Sunday, January 14, 2018

Kari Rhyan writes

You long-legged before me
Scrawling my nightmares
Across a page

Before it was a man
With no pen
And no form

Now it’s you before me
Long-legged and waiting
For me to speak

“I’m fine,” I say

“Ground yourself,”
She tells me
Knowing I’m not here

But grounding 
Grinds down every

That piercing, bloody joy
That can only come from
 File:Erato, Muse of Lyrical Poetry - Charles Meynier.jpg
Erato, Muse of Lyrical Poetry - Charles Meynier

1 comment:

  1. “Come now, Erato, stand by my side, and say next how Jason brought back the fleece to Iolcus aided by the love of Medea. For thou sharest the power of Cypris, and by thy love-cares dost charm unwedded maidens; wherefore to thee too is attached a name that tells of love.”
    --tr. R. C. Seaton
    In the 3rd century BCE Apollonius Rhodius was apparently the 1st to suggest that Erato (“lovely, “desired”), the muse of of lyric poetry, erotic poetry, mimic imitation, hymns, and all writings dealing with love and marriage, derived her name from the same root as the god of love Eros (“desire”), the son of Chaos (according to Hesiodus, though other accounts credited his parentage to Aphrodite and Zeus or another paramour). In the 17th century Simon Vouet, the painter who introduced Italian Baroque into France, depicted her with Eros (holding a torch) while she held a golden arrow and turtle doves ate seeds at her feet. Like the other 8 Mousai (Muses) she was the daughter of Zeus and the titaness Mnemosyne (memory), who coupled for 9 days in a row; each of these 9 days resulted in the conception of one of the Muses, regarded as being responsible for all creative and intellectual thought.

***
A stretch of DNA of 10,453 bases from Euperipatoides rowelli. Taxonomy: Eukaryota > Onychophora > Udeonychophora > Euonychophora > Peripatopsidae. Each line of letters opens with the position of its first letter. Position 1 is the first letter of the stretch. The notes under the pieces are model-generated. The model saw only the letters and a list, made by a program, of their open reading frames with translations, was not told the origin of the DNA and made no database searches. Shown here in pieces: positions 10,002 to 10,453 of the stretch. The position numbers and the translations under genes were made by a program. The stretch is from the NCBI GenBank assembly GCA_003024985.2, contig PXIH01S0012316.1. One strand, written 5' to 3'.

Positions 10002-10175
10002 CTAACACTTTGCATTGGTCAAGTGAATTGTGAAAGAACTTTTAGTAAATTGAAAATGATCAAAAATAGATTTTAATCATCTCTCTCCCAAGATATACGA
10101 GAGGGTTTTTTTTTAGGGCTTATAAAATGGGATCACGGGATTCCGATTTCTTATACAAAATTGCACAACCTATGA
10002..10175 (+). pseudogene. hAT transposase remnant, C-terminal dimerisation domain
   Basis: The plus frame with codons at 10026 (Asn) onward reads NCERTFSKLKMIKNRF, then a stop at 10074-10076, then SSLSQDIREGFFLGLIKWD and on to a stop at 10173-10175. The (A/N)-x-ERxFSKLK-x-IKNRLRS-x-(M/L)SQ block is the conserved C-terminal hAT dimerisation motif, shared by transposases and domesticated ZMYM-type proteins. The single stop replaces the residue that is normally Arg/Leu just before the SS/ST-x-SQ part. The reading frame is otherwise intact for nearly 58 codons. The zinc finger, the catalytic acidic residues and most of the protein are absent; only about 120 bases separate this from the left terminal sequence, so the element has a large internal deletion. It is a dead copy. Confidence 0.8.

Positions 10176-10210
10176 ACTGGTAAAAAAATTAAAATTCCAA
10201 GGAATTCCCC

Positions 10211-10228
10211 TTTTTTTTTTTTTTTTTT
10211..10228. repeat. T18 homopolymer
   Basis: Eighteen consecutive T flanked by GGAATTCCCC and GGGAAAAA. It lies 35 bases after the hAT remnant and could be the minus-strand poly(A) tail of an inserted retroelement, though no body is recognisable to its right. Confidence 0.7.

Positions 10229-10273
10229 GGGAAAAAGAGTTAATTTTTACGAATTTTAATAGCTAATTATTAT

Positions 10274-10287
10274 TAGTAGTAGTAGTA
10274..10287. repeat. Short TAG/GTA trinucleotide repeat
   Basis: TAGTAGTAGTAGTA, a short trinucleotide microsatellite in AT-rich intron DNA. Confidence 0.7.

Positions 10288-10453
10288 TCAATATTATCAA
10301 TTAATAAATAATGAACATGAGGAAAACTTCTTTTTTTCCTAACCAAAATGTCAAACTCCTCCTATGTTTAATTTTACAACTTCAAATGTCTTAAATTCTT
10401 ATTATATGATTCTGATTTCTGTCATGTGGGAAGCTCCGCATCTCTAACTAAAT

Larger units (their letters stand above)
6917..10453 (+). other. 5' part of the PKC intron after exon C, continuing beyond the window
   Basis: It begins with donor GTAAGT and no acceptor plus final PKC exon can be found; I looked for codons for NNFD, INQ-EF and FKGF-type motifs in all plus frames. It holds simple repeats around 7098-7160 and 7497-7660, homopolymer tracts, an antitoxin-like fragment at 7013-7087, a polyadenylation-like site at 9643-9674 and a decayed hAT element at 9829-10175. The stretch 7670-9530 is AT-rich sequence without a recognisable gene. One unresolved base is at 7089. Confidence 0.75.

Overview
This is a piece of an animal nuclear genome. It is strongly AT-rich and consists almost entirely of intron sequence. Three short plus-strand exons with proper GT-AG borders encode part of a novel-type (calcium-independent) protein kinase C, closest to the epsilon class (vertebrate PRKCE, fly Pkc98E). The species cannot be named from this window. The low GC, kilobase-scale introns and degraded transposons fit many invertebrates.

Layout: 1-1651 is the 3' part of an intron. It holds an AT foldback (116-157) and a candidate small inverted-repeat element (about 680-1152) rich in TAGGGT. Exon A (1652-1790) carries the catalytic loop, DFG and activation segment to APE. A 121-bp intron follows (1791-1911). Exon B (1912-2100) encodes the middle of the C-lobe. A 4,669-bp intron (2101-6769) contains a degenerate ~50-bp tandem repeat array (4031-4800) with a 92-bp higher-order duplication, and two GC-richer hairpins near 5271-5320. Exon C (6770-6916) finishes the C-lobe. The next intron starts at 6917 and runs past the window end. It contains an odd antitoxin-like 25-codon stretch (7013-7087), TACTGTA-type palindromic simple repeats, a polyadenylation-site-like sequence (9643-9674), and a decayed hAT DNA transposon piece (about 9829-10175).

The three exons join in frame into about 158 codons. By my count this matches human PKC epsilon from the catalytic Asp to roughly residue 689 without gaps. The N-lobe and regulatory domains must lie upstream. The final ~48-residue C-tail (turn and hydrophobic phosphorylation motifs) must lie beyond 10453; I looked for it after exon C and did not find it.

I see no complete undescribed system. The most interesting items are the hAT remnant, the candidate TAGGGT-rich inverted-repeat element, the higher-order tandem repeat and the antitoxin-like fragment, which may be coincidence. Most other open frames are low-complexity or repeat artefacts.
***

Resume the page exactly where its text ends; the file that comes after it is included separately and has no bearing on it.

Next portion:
Join the conversation! What is your reaction to the post?